I have always been told people are born artists, so I asked Judith Seligson when she first realized she was an artist and no one else. Before she could utter a word, Hannah interjected: “Mom, tell the story of when you were drawing…”
Entretien avec Bernard-Henri Lévy, à l’occasion de la première américaine à New York de son film
Une Autre Idée du Monde—The Will to See à New York le 16 janvier 2022.
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À la fin de l’année 2019, Bernard-Henri Lévy rentre du Nigeria avec un reportage d’une force rare. Il décrit les actes meurtriers, odieux et terroristes d’un groupe « plus ou moins liés à Boko Haram », « des islamistes d’un genre nouveau » : les Fulanis. De village en village, ils attaquent, brulent et assassinent les Chrétiens du Nigeria. Bernard-Henri Lévy nous présente une de leurs récentes victimes, Jumai Victor. Cette femme, « une évangéliste », se recueille sur une tombe, celle de son mari et de ses quatre enfants assassinés. Elle survit à cette attaque. Enceinte, les Fulanis ont épargné sa vie, mais certains d’entre eux lui ont tranché, l’un après l’autre, les doigts, puis la main et l’avant-bras.
As the sun rises over the Verrazano bridge, Mirjam Lavabre, a woman entrepreneur and single mother of one, is warming her muscles up at Fort Wadsworth on Staten Island. Grey sport pants and a blue tee on, she is wearing runner’s bib 25341.
Mirjam leads a group of French friends, all about to pass the starting line of New York Marathon and engage on the 26.2-mile iconic race.
They are not just running to challenge their physical capacities; they are also raising money for First Candle foundation in memory of Mirjam’s daughter, who 15 years ago passed away of the sudden infant death syndrome. Her name was Lola, and it is written on capital letters on Mirjam’s arms, visible to the thousands of runners and supporters as she races through the five boroughs of Manhattan.
The Masked-Life of a Maestro in Times of Covid-19
Part Two of a digital conversation with Keri-Lynn Wilson presented by The American Friends of the Paris Opera and Ballet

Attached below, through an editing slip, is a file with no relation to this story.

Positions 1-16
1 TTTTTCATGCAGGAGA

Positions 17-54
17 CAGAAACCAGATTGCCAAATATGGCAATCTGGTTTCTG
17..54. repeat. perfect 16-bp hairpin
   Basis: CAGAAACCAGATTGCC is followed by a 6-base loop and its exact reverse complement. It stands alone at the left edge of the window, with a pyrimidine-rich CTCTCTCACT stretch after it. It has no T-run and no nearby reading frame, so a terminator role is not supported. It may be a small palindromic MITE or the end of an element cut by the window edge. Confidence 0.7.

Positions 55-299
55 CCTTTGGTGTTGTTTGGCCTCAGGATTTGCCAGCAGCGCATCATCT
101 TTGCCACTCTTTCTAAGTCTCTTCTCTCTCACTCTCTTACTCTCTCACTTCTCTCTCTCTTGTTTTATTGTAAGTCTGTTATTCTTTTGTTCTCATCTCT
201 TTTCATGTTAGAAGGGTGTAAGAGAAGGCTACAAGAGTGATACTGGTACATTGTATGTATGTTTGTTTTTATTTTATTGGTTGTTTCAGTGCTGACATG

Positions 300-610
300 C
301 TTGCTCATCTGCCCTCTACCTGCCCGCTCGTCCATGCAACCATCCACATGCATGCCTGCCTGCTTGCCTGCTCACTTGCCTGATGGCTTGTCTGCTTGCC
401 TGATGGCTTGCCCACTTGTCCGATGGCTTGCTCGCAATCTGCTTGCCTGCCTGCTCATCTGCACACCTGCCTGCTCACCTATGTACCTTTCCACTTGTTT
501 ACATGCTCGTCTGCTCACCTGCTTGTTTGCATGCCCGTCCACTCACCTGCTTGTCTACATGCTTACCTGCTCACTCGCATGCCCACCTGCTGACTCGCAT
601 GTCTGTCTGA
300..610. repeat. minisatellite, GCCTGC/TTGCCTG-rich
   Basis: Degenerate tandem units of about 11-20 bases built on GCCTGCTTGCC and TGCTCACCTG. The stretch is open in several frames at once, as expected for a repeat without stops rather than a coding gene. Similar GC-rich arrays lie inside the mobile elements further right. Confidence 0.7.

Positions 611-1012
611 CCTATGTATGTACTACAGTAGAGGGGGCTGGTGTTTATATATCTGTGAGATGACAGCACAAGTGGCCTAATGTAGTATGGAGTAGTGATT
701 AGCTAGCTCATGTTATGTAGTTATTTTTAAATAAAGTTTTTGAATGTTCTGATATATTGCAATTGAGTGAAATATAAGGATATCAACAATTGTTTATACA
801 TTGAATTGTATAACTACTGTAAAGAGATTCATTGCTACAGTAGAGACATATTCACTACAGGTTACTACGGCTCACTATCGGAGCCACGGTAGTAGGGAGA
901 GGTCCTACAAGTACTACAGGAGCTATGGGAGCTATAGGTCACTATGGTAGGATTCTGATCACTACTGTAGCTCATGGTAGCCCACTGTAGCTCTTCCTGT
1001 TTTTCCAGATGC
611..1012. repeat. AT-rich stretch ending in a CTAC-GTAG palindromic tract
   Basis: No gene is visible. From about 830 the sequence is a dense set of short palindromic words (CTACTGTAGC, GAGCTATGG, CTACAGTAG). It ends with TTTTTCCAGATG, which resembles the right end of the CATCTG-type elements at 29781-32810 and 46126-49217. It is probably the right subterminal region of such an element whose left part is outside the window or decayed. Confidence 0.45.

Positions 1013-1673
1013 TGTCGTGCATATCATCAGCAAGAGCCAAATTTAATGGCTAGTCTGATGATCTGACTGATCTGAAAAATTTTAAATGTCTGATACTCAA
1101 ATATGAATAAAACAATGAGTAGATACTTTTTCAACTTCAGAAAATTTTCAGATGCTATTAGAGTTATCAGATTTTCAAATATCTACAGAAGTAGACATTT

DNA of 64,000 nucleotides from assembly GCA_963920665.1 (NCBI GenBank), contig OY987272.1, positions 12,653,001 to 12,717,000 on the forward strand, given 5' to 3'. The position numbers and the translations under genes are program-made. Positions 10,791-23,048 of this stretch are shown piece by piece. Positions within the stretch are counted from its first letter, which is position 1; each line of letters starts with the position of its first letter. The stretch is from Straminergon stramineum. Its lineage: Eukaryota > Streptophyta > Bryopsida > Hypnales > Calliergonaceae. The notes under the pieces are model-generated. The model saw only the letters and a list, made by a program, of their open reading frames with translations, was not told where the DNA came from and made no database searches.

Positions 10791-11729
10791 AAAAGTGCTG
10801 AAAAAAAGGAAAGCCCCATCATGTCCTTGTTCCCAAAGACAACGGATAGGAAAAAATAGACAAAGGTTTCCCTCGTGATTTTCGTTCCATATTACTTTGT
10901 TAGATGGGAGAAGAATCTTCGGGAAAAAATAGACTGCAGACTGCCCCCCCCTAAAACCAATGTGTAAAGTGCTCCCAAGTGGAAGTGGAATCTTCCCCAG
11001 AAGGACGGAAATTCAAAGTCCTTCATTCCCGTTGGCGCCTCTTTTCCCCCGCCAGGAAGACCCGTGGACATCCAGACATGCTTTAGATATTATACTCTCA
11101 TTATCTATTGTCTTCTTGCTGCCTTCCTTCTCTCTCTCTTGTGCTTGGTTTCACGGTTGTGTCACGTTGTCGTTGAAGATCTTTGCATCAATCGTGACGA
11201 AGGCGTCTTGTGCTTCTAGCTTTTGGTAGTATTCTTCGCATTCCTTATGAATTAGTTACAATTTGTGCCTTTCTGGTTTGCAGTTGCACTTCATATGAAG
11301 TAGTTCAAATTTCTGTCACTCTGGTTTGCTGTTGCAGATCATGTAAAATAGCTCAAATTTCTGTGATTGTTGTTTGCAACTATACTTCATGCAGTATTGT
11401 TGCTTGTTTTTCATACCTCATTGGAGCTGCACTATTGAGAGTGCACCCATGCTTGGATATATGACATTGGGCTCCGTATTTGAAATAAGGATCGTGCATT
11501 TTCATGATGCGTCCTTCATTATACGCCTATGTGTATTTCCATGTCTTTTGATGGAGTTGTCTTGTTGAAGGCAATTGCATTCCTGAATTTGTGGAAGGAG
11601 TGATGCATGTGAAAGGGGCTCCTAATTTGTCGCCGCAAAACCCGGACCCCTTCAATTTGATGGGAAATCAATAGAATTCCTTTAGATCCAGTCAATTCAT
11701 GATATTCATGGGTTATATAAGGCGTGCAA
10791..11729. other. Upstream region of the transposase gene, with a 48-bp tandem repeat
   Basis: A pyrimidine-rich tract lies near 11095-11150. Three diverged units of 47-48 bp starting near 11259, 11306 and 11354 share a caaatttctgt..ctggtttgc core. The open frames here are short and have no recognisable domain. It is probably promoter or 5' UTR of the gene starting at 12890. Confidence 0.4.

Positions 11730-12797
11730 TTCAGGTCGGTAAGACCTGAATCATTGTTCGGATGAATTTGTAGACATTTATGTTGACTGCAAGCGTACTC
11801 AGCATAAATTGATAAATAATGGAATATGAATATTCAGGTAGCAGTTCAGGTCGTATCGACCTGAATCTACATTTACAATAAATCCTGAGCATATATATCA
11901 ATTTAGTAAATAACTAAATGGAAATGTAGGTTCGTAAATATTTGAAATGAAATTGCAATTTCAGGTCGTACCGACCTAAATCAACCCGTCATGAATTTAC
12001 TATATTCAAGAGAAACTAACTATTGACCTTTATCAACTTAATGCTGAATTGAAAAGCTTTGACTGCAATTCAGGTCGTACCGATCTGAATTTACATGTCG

Access to the full video of the webinar at the bottom of the post.
For a year now, governments—and often doctors—have redesigned how people can live to combat and survive the Covid-19 pandemic. In some regions, entire sectors have sometimes been shut down: travels, restaurants, hotels, and sport arenas, but also bookstores, museums, theaters, concert halls, and opera houses. Culture and art often don’t fall into the lines of the iconic contemporary word: ‘essential.’
Remarkably though, the Paris Opera was opened for a few weeks in the Fall of 2020. Hopes were then high in France that Covid-19 was being contained, yet it came back with a revenge. While rehearsing Carmen for her debut at the Bastille Opera, Maestro Keri-Lynn Wilson experienced it first-hand. Within a minute, rehearsals were halted, and the opera shut down by the French Government. The same happened for movie theaters, museums, bars, and restaurants.
Wilson’s dream of conducting in Paris was postponed. So, she went back to New York and resumed what she had been doing since March 2020: sharing music online and studying new scores. She created a ‘Becoming the Conductor Series,’ on Instagram, launched a YouTube Channel, built her own playlist on Spotify, and shared many videos and recordings on her website.